“I feel very fortunate to be able to play hockey for a living and I love every minute of it,” said Ovechkin, a leading candidate for NHL most valuable player honors. “This is a way for us to give something back to children in parts of the world who have not had the same opportunities to grow and develop through sport as we have. Right To Play is bringing hope and happiness into children’s lives and it’s an organization I’m proud to support.”
from Steve Simmons of the Toronto Sun,
If Mats Sundin is to be taken at his word, that he truly bleeds blue and white, then in the best interests of the Maple Leafs he must act accordingly.
He must waive the no-trade clause in his contract and allow Cliff Fletcher to trade him at the Feb. 26 deadline.
That way, he can impact the next decade of the Leafs, just as he impacted the past decade. That way, he can enable the Leafs to build for next season and beyond, and if he chooses to return as a free agent in July, then he returns to a team that has a Steven Stamkos or a Drew Doughty, a team with fresher, younger legs, a team he can resume his captaincy and leadership of, while surrounded with a better cast and crew.
frm William Houston of the Globe and Mail,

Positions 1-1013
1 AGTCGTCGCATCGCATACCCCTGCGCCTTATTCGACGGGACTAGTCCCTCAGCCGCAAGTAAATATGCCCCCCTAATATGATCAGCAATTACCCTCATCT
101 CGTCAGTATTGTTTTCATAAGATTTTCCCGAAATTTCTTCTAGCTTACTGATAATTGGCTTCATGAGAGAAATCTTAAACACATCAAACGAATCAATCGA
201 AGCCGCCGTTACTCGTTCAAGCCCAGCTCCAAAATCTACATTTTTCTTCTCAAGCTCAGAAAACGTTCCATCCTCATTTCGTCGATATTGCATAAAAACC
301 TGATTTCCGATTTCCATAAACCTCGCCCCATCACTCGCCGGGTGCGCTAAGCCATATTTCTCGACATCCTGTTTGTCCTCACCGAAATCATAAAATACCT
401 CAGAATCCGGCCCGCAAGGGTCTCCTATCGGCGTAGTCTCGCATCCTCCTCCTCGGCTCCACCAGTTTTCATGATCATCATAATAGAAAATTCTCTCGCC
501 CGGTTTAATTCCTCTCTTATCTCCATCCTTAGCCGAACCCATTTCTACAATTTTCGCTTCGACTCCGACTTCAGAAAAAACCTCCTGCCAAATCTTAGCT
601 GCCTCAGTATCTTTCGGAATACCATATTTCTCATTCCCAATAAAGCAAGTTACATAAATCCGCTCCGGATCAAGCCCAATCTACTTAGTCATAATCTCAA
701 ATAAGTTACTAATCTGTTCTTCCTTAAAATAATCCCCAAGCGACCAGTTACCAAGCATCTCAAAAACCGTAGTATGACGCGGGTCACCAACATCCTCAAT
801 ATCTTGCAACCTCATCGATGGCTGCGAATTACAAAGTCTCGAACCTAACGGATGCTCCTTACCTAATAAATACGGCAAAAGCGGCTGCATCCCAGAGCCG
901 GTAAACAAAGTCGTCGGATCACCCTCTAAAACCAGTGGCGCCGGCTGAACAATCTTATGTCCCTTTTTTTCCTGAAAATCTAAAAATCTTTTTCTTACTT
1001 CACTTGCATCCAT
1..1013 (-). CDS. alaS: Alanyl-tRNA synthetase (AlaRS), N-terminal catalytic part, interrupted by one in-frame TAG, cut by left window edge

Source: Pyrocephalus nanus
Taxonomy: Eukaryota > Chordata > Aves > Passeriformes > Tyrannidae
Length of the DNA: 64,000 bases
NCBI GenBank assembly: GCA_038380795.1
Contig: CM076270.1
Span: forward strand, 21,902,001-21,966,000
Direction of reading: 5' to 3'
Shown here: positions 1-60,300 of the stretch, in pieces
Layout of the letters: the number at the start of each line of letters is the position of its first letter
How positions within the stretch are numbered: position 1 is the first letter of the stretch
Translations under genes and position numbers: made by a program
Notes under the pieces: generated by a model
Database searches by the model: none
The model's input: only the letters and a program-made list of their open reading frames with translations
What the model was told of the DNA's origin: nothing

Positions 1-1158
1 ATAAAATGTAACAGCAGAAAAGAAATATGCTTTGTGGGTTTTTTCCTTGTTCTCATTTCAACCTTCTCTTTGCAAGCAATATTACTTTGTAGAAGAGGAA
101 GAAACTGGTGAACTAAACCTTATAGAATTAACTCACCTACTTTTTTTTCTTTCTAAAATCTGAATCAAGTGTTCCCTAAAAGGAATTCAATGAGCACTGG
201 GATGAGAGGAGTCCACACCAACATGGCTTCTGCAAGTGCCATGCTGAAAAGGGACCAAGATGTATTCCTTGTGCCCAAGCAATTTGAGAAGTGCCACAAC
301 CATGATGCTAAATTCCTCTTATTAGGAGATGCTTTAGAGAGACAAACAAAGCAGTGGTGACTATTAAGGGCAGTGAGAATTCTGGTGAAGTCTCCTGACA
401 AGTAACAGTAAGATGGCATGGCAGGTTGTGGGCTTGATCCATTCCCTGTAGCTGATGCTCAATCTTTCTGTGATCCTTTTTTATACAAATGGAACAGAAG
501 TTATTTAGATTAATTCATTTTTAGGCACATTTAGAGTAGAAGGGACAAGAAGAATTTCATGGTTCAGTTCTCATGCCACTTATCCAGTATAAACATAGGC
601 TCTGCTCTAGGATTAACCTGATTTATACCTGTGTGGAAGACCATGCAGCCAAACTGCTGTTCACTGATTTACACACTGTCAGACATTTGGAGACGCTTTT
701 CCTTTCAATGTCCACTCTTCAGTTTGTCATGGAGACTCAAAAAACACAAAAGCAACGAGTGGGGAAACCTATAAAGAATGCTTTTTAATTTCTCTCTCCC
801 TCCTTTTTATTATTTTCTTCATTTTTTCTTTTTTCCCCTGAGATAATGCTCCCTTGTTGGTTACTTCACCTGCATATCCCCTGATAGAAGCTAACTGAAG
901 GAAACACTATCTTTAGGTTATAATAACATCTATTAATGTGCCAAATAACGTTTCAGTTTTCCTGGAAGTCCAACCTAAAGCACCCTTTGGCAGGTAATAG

Both the CBC and Rogers Sportsnet are bidding for the services of Hughson, the play-by-play veteran who will be a free agent in the summer.
Hughson, based in Vancouver, has for several years been employed by both the CBC’s Hockey Night in Canada and Sportsnet, but that will change in his next deal.
“I’ve pretty much determined it will be Sportsnet or Hockey Night in Canada,” Hughson said this week. “But I can honestly tell you I don’t know which way it’s going.”
from the NY Post,
Opposing scouts, who may be shopping for trade-deadline bargains, claim Gionta’s struggle this season is the result of the loss of the tip-bait Brian Rafalski used to send his way. It doesn’t explain last season, and Gionta doesn’t clutch that crutch.
Gionta offers no remedy, just the desire to help the Devils any way he can, even if goals are scarce.
“Even when I was scoring, it was doing things I could do to help the team win,” Gionta said. “When the team’s not winning you feel more pressure.”
He said he doesn’t feel he’s been helping enough.
from the New York Times,